Wildflower Enhancement of Community Meadows in Eynsham: Nature Recovery Network Case Study

Community case studies


The Nature Recovery Network (NRN), based in Eynsham and the surrounding area, has initiated a pioneering, local-network, approach to nature recovery that connects experts with enthusiasts in the place where they all live. The NRN is a network of over 600 members and includes local experts, enthusiasts, schools, farmers, businesses, artists, community groups and Parish Councillors in Eynsham and surrounding villages. It also works with people with learning difficulties and those facing health challenges. The NRN’s vision is to create a 'bottom-up' network of people to conserve and create a mosaic of connected habitats in the local area. extended this community-driven, landscape-scale restoration. It is Oxfordshire’s first community-driven landscape-scale restoration and research project.

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In 2018, we initiated two major projects at Long Mead: The Long Mead Biodiversity Research Project and the Thames Valley Wildflower Meadow Restoration Project (TVWMRP). TVWMRP is a farmer and landowner-led initiative which aims to connect up the fragments of ancient floodplain wildflower meadow along the Thames (of which only 4 square miles remain in the UK) by restoring or re-creating the intervening meadows to create a continuous meadow network.

In 2020, the NRN created five community meadows in Eynsham with funding from Trust for Oxfordshire’s Environment (TOE).  We took a number of grassed areas and prepared and seeded them with wildflowers. The largest meadow is planned over time to connect to the fragmented, ancient floodplain meadows still surviving along the Thames between Eynsham and Oxford. New leases on intervening fields downstream have extended this community-driven, landscape-scale restoration.  

The meadows created were developing well, however we decided to enhance them further with wildflowers.   We received some funding from the UK Shared Prosperity Fund (UKSPF) to carry out some further wildflower enhancement of these areas.  The meadows to be enhanced included: Dovehouse Close meadows areas; Carnival Meadow, within the Playing Fields and the largest of the meadow projects at approximately 1 acre and Fishponds Meadow, which is part of Abbey Fishponds nature reserve

Planning and Delivery of the Project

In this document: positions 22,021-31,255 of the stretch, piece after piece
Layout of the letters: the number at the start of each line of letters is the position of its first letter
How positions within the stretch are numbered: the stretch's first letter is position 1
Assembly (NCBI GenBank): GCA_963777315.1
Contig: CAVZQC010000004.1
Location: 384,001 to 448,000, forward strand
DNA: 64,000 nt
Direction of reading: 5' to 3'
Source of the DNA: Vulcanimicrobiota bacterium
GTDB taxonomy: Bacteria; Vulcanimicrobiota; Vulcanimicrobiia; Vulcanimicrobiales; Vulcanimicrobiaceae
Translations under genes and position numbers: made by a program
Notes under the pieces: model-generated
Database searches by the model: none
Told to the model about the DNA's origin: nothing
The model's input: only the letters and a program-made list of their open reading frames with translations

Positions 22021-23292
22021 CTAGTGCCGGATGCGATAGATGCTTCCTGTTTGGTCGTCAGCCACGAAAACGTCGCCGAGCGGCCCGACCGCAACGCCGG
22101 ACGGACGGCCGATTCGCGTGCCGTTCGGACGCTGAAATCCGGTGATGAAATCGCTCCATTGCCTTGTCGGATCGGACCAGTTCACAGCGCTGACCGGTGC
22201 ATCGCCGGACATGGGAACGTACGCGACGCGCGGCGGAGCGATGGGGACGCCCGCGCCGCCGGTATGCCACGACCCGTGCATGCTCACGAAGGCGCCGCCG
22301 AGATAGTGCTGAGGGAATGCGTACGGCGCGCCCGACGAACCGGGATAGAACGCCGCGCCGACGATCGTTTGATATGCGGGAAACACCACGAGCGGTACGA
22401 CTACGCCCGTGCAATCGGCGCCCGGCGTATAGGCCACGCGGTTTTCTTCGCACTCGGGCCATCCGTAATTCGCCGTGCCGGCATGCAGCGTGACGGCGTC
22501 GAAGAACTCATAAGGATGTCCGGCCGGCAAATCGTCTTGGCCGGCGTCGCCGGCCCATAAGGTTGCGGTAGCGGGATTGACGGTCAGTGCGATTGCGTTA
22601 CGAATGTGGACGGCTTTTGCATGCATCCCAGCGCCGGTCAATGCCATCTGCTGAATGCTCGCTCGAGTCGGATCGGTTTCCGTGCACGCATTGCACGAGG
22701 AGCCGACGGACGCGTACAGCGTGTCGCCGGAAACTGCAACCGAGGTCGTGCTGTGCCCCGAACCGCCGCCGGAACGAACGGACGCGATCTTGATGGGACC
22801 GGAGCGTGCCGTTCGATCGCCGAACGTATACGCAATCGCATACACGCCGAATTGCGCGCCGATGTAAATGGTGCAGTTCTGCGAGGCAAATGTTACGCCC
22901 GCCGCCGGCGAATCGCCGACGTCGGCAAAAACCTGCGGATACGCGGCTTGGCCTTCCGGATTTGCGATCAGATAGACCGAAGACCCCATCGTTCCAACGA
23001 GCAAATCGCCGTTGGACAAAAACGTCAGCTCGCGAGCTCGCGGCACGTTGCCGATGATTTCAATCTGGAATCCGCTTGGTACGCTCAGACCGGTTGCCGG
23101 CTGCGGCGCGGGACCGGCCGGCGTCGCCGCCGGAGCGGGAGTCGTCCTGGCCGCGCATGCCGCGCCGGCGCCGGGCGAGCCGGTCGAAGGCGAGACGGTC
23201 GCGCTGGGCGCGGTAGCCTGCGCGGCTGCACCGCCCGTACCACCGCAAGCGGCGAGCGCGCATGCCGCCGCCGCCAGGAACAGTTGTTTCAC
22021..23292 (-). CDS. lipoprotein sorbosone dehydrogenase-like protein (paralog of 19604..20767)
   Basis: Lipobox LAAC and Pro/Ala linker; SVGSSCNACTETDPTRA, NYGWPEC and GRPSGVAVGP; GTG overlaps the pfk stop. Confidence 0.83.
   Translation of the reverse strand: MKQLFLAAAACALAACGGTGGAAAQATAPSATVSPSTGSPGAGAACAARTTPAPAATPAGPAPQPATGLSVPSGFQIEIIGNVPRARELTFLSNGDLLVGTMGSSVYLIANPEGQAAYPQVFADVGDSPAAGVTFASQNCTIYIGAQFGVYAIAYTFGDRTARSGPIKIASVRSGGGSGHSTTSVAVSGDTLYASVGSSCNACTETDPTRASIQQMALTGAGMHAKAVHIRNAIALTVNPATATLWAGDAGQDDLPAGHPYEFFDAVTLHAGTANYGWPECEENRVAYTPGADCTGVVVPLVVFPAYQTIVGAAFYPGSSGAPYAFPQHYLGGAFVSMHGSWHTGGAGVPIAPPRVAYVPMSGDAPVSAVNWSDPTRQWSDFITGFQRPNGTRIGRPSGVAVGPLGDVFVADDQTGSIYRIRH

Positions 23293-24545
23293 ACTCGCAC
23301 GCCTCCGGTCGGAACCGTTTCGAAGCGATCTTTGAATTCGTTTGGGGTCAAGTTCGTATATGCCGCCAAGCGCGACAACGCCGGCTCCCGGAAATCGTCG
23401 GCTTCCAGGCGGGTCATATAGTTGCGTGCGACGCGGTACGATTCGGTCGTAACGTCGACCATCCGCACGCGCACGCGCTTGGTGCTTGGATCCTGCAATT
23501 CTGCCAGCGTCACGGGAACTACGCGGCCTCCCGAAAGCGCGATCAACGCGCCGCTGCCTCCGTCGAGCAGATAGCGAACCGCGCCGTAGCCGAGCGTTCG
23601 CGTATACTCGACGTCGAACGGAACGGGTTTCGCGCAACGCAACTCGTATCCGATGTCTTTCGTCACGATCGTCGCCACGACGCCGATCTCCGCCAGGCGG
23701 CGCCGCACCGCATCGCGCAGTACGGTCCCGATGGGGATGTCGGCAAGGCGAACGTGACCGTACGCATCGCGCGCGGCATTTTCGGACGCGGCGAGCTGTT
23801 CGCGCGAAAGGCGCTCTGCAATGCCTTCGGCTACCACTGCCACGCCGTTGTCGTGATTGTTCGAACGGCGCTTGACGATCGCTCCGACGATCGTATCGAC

Yellow Rattle seed was sown to help increase the botanical diversity due to its ability to weaken the dominance of grass (yellow rattle seed is semi-parasitic on grasses). This is particularly important for the Playing Fields meadow since it is cut before the yellow rattle sets seed. Without yellow rattle, the grasses will begin to dominate and the wildflowers will be shaded out. 

We wanted to enhance the early spring flowering, particularly on the Playing Fields as it is cut before some of the iconic meadow species flower.  We planted Snakeshead-Fritillary bulbs on these meadow areas.

We also planted out hand-propagated in the meadows. These are grown on Long Mead with the NRN volunteers, which include several regular groups: Bartholomew School Year 11 А Band (fortnightly), Long Mead Carefarming (Weekly - working with local adults with learning disabilities and autism and including around 10 NRN volunteers from Eynsham). Other groups involved throughout the year include, Bartholomew Sixth Form, Scouts and Beavers, Primary Schools (Eynsham and Cassington). 


We held several volunteer days over from autumn 2023 to early spring 2024 to carry out the planting.  Thirty volunteers from the NRN attended a planting session at Carnival Meadow towards the end of October 2023.  Yellow Rattle seed, Devils-Bit Scabious and Snakeshead Fritillary bulbs were among the species of wildflower planted and will provide colour for visitors and a much-welcome nectar source to local bumblebees, moths and butterflies.

Over 4,000 rare wildflower hand-grown by the community in Eynsham and planted out in Autumn 2023 in 5 community sites and 2 landscape scale restoration sites in Eynsham and 4  sites elsewhere.

Challenges and Lessons Learned

As the NRN is a large community group which works across parish boundaries, it was a shame not to be able to use any of the funding for our joint projects with neighbouring groups and Parish Councils.  The UKSPF grant we received for nature recovery projects was geared towards Town and Parish Councils.  The NRN is administered financially separately from the Eynsham Parish Council, and therefore it was helpful to have agreement that communication and accounting could proceed directly with the NRN.

Plans for the Future

We will continue with our management and enhancement of the community meadows as part of our wider vision of the NRN.  

We will also be monitoring the success of propagated plants in the field.  We are using metal markers and a metal detector to further pinpoint monitoring locations more accurately within an area we have GIS data for.

Nature Recovery Network | (nature-recovery-network.org)

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